A billion minutes of television are viewed on computers, tablets and smartphones every week in the United Kingdom. It sounds like a lot, but it only accounts for about 1-1.5% on top of traditional television viewing. New figures show for the first time who is viewing online television services based on traditional panel measurements in the United Kingdom. The findings are rather surprising.
BARB, the industry audience measurement organisation, has been working for some time on aligning measurement of online viewing with its traditional panel based system. Known as Project Dovetail, it will use people-based panel data to provide demographic context for the device-based census data from the population at large.
In other words, it will allow reporting on who is watching online television services in comparable terms to traditional television. Regular reports will not be available until March 2018, but a preview of figures from September 2017 makes interesting reading.
These figures cover computers and tablets. They do not yet take into account smartphones, which might significantly affect the profiles.
Those aged 4-15 account for 8% of viewing across the main online television players. The 16-34 age group makes up another 22% of viewing. So, almost 70% of online viewing on these services is among those aged 35 or older, with those aged over 55 viewing more than any of the other age groups. This reflects television viewing generally, but clearly shows that online viewing is not limited to younger viewers.
The 16-34 age group accounts for only 15% of all television viewing, so 22% of online viewing is relatively higher, but they are still among the minority in terms of time viewed. For the BBC iPlayer, this age group accounts for 18% of viewing. However, for the All 4 service, the figure rises to 42%.
When split by on-demand and live viewing through these online services, only 14% of live viewing was by people aged under 35, compared to just under 40% of all on-demand viewing.
A striking finding is that the 60% of viewing to broadcaster player apps was from females. 65% of viewing of the BBC iPlayer was from females. Only on Sky Go was the balance reversed, with 58% of viewing from males, reflecting the sports programming available on this service.
Females account for 69% of on-demand viewing, ranging from 51% on Sky Go to 77% on ITV Hub.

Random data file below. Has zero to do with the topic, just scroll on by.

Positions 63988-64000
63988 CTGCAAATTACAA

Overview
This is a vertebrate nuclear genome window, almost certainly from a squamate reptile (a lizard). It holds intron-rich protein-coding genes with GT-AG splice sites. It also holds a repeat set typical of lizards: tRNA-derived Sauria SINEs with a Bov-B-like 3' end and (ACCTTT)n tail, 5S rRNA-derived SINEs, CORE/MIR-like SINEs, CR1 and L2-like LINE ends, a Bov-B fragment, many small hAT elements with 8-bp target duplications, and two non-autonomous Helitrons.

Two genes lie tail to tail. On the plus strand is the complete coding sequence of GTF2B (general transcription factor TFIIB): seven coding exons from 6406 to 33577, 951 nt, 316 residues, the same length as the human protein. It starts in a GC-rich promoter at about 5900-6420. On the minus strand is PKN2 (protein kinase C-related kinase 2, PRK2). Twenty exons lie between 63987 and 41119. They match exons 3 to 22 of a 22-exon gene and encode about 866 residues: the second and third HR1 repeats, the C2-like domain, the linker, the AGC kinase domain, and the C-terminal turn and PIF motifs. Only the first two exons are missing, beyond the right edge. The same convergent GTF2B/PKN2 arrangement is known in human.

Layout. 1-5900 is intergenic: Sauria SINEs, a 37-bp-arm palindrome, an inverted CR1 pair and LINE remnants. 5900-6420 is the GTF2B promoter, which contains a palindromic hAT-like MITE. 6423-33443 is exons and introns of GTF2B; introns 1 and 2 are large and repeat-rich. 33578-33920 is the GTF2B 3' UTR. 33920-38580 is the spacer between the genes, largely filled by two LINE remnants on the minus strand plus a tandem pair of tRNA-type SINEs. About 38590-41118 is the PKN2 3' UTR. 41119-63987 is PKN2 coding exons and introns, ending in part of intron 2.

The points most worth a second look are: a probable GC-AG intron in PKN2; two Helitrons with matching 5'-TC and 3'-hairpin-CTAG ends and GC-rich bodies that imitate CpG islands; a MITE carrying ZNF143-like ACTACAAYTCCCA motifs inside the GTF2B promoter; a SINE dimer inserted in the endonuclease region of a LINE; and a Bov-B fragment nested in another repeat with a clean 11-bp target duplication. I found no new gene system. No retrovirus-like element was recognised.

The gender balance is reversed for live online viewing, to 59% male by viewing time, ranging from 44% for BBC iPlayer to 72% on All 4.
The amount of time spent viewing through computers and tablets adds just over 1% to the consolidated 7-day TV viewing in a week. So while these devices offer additional opportunities for viewing, they are not replacing television viewing in general.
Computers and tablets had an average weekly viewing reach of around 7% across these services, rising to just under 8% for those aged 16-34. So on average, fewer than one in ten people are using computers and tablets to access these services.
BARB panel data can identify just how many viewers are added to television reach with the inclusion of viewing on computers and tablets.
Across all individuals, including those without a television set viewing on computers and tablets delivers incremental reach of 2% on television set viewing in the week. For those aged 16-34 it adds nearly 4% to their weekly reach totals. For children aged 4-15, computer device viewing delivers incremental reach of 1.5%, while there is a similar uplift of 1.6% for those aged 35-54.
There may be limitations in the data, but for the first time it enables online television viewing on computers and tablets to be measured in a comparable way to traditional television.
The BARB figures suggest that online viewing of these broadcaster services on computers and tablets has broad appeal and is certainly not limited to younger viewers, but that it remains a relatively small proportion of the overall viewing of television programmes.